Depending on the generation you’re from, changing jobs might be something you do with ease and comfort or it might take months or years of weighing the options in order to make the change. The level of comfort felt in making the decision is often very different for someone who has worked a decade or more in one job versus someone who changes jobs every couple of years. For those with a comfort level for change, a new job is often viewed as the next step toward new skills and experiential growth.
Making the Switch
Putting aside one’s comfort level for long- or short-term employment, there inevitably comes a moment of realization when a job no longer feels right. With so many changes spurred on by technology and changing workplace demographics, coming to this realization occurs more often than it used to. For some this might be a relatively quick decision, while others will take months or even years to get comfortable with making the choice.
Understanding the Reason
Because of the fear and uncertainty involved in making a job change, this is not an event to be taken lightly. Changing jobs is considered one of the top five stressors. As a result, it’s worthwhile to understand why making this change is important now and in the future and what the change will achieve, whether that’s the exploration of new skills and experiences or to remedy a lack of growth or responsibility in the current work environment.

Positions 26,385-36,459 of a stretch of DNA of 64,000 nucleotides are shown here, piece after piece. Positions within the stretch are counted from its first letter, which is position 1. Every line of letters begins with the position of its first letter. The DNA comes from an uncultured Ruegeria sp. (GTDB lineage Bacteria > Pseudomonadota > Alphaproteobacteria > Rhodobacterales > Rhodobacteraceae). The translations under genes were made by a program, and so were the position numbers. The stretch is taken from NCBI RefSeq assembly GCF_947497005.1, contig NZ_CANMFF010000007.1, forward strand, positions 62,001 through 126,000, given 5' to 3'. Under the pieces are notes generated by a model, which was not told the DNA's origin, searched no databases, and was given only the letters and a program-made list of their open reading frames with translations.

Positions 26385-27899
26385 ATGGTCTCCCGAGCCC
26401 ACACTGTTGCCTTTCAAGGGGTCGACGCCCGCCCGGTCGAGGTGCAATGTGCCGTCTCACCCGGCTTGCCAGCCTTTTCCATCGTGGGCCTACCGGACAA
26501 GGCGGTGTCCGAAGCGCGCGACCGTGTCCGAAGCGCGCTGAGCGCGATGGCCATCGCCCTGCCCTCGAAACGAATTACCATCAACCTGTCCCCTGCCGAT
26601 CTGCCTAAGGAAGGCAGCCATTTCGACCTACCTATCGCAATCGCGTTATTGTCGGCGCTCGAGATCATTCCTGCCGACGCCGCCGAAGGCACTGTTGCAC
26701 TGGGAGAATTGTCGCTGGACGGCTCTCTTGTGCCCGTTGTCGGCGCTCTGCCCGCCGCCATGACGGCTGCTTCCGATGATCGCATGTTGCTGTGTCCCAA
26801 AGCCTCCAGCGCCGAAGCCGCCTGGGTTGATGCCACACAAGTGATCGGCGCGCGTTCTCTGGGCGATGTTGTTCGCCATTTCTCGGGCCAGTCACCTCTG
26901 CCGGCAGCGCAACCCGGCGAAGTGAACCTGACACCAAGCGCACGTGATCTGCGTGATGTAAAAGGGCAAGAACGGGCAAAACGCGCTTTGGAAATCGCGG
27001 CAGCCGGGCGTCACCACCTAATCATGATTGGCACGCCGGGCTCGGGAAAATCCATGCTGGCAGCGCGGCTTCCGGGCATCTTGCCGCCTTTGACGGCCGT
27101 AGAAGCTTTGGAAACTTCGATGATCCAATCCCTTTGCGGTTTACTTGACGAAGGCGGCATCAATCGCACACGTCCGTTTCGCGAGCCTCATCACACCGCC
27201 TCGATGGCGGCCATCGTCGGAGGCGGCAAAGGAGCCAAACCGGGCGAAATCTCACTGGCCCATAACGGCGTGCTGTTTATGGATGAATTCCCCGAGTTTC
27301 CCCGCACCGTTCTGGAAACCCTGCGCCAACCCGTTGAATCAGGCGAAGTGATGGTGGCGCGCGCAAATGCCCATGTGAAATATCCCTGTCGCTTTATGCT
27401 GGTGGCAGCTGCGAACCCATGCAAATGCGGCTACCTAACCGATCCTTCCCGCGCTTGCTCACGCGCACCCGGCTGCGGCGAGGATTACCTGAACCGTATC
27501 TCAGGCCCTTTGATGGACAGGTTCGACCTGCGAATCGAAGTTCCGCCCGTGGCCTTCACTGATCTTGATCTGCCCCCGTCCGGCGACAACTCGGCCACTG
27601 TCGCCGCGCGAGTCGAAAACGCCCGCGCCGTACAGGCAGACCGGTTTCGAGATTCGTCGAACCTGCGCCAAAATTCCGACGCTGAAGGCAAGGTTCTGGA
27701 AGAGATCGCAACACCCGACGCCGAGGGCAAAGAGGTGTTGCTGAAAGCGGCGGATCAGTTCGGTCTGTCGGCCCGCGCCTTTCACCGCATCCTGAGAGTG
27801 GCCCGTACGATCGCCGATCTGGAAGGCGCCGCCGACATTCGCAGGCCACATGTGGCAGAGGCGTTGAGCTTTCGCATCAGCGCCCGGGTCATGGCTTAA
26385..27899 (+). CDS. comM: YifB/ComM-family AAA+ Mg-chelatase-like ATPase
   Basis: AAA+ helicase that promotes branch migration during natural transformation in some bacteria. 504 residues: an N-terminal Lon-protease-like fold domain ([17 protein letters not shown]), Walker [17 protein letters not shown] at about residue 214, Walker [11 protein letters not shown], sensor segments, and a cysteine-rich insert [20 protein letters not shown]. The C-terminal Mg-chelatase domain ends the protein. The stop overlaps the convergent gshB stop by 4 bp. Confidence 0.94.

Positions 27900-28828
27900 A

Asking the Right Questions
Any time you begin to proactively search for another opportunity, it can be helpful to have a neutral resource that understands the work environment. Working with a staffing recruiter can be a critical asset for assessing where you are now and where you want to go next.
- Why do you want to leave your current position?
- Does your current employer know you are unhappy?
- Have you approached your employer about a change in pay and/or duties?
- Would earning more money with your current employer make you want to stay?
- Would having new duties or more responsibility help you enjoy your current job more?
The Grass Isn’t Always Greener
Answering these questions is the first step to understanding the root of job dissatisfaction. Too often employees believe a change involving more money, achieved by changing jobs or by accepting a counteroffer, is the answer. Unfortunately, money is often only a temporary comfort, one that fails to make up for other areas of unhappiness. Before making the commitment toward a job change, take the time to dig into why the change is desired. Understanding this is the best way to build a stronger foundation moving forward for today and the future.